People who know the pope say that at 78, he appears to be in good health. But he has had some medical problems over the years. In 1991, when he was in his mid-60s, he suffered a brain hemorrhage, but soon recovered, his biographer, John Allen, said in a phone conversation. At his age then, that would probably indicate a mild stroke.
Cardinal Francis Eugene George of Chicago said Wednesday that the pope did suffer "a bout of difficult health" a few years ago, then regained his strength.
Soon after he was elected Tuesday, the cardinals in the conclave knelt before him one by one and kissed his ring. Cardinal George said that when it came to his turn, he knelt and began to address the pope in halting German.
He said Benedict "immediately responded in English that he remembered our conversation" - a brief talk the two men had several days before about the priest sexual abuse scandal and the need to maintain the church laws necessary to discipline abusive priests. The Congregation for the Doctrine of the Faith is in charge of hearing the cases of accused priests, sometimes defrocking them.
"He had a good grasp of the situation," Cardinal George said.
Later Tuesday night, the cardinals joined the new pope for a dinner of soup, veal cordon bleu and ice cream for dessert - "a treat," said Cardinal George. They toasted the new pope with glasses of Asti spumante.
On Friday, Pope Benedict will visit again with all the cardinals in Rome. Then on Saturday, he is expected to meet with journalists. A Vatican official said it had not been decided whether he would answer questions, though John Paul I and John Paul II responded to some questions during similar meetings with journalists soon after their elections.
In St. Peter's Square, with no more smoke to watch for, the bustle of the two days of the conclave had settled back to normal on Wednesday. Most souvenir shops had not yet stocked the usual run of papal souvenirs - the prayer cards, rosaries, statuettes, postcards - with the image of Benedict, though owners assured the few customers asking that it would take only a few days.
One shop facing St. Peter's Square did have copies of Benedict's photograph, large and small, and Jim Roccio, 66, from Johnstown, Pa., managed to buy the last one before they sold out Wednesday afternoon. Mr. Roccio, a travel agent who considers himself a moderate Catholic, said he was happy to hear that Benedict was working to soften his image.
"From things I read about him, I had my doubts," said Mr. Roccio, who was in St. Peter's Square when the election was announced. "But watching him on the balcony, his first words - that he wanted to be humble - I thought he was reaching out, saying that I might have had some different opinions, but now I know I am not just a cardinal.
"To me, that's what appeals to me right now," he said. "He's not saying: 'Here I am; you have to take me as I am.' "
In the square, two young German Catholics writing postcards in front of the basilica said they were thrilled at a German pope, especially one who was, like them, from Bavaria. But they too said they hoped that Benedict's efforts to reach out were sincere.
"In the past he was a conservative," said Hans Reichhart, 22, who grew up near Benedict's hometown. "But I hope that he changes his mind to the time before he came to Rome, because he was a progressive. I hope that he will bring new life to the church."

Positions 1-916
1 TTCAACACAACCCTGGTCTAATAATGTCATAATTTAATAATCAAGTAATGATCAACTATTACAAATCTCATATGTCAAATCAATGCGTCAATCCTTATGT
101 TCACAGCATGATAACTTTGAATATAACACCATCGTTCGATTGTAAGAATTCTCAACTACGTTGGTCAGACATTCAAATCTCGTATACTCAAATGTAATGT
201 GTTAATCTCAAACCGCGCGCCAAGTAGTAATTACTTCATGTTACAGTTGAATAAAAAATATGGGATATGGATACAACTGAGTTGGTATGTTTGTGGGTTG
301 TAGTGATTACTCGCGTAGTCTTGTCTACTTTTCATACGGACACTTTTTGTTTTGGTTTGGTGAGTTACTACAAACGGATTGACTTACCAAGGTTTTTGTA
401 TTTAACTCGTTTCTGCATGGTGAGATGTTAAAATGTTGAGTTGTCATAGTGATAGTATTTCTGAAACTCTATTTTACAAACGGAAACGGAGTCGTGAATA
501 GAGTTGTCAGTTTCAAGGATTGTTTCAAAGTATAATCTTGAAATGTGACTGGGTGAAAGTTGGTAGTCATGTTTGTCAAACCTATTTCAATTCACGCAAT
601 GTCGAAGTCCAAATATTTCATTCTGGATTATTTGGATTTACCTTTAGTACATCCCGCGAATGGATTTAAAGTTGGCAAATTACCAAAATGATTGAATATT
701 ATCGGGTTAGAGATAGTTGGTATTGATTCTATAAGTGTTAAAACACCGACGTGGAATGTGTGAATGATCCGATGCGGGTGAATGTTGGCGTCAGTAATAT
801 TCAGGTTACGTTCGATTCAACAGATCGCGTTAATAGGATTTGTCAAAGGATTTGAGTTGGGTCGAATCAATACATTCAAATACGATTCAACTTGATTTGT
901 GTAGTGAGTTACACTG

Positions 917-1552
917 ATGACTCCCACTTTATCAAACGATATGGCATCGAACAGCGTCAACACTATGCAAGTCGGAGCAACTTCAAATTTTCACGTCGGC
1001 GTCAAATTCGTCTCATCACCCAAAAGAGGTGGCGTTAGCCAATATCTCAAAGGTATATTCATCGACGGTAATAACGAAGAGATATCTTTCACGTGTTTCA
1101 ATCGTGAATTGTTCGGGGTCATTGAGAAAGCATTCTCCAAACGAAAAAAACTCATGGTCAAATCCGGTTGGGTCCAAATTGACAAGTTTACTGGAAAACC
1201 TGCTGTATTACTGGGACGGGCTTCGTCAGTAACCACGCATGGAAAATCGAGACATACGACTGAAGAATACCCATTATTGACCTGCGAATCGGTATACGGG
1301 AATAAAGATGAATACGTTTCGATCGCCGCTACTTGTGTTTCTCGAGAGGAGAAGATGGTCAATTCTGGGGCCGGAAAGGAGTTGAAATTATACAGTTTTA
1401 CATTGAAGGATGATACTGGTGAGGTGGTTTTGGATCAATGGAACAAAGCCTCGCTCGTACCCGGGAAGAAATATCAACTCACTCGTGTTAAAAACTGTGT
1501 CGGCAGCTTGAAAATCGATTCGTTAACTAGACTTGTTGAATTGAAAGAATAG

Elisabeth Rosenthal contributed reporting for this article.
A priest in St. Peter's Square yesterday watched a television screen that broadcast Benedict XVI's celebration of his first Mass as pope before cardinals in the Sistine Chapel.
Russian Patriarch Congratulates Pope
Apr 21, 3:42 AM (ET)
By MARIA DANILOVA
MOSCOW (AP) - Russia's Orthodox Church eyed the new pope with mixture of hope and concern, wary that relations between two of the world's largest Christian communities could worsen under his watch.
Patriarch Alexy II congratulated Pope Benedict XVI on Wednesday and expressed his wish for a fruitful dialogue between the two churches, which remain tense amid Russian allegations of Catholic poaching of Orthodox believers.
After a millennium of animosity and mistrust, church leaders say future relations will depend on whether the new pontiff addresses the proselytizing problems that have strained ties.
"We are at this moment very, very open to new approaches in our relations, to any ideas which will help us to return to the golden age of Orthodox-Catholic relations," said Father Vsevolod Chaplin, who is in charge of foreign relations for the Moscow Patriarchate.
The late John Paul II wanted to promote greater unity between the churches some 1,000 years after the Great Schism divided Christianity into eastern and western branches. Following the Soviet collapse, antagonism rose as Roman Catholics tried to reassert their presence, even as the Russian church was working to restore the clout it had lost under Communist atheist rule.
Alexander Ogorodnikov, a religion expert and editor of an Orthodox magazine, said that judging by his past, Benedict may lack the zeal John Paul had for closer ties. As a cardinal, Joseph Ratzinger soured relations with the Russian Patriarchate by backing a move to stop referring to the Orthodox branch of Christianity as a "sister Church" - since Roman Catholics see Rome as the "mother" church.
"There may even be a certain cooling of relations," Ogorodnikov said.
Since the collapse of communism, the Orthodox have worked to restore deteriorating churches and resuscitate dormant congregations, while the Roman Catholics reclaimed some of their pre-revolutionary churches and dispatched foreign priests to minister to parishioners.
The advances infuriated the Russian church and Alexy II firmly objected to a papal visit. President Vladimir Putin had said he favored a visit by the pope, but didn't press the issue.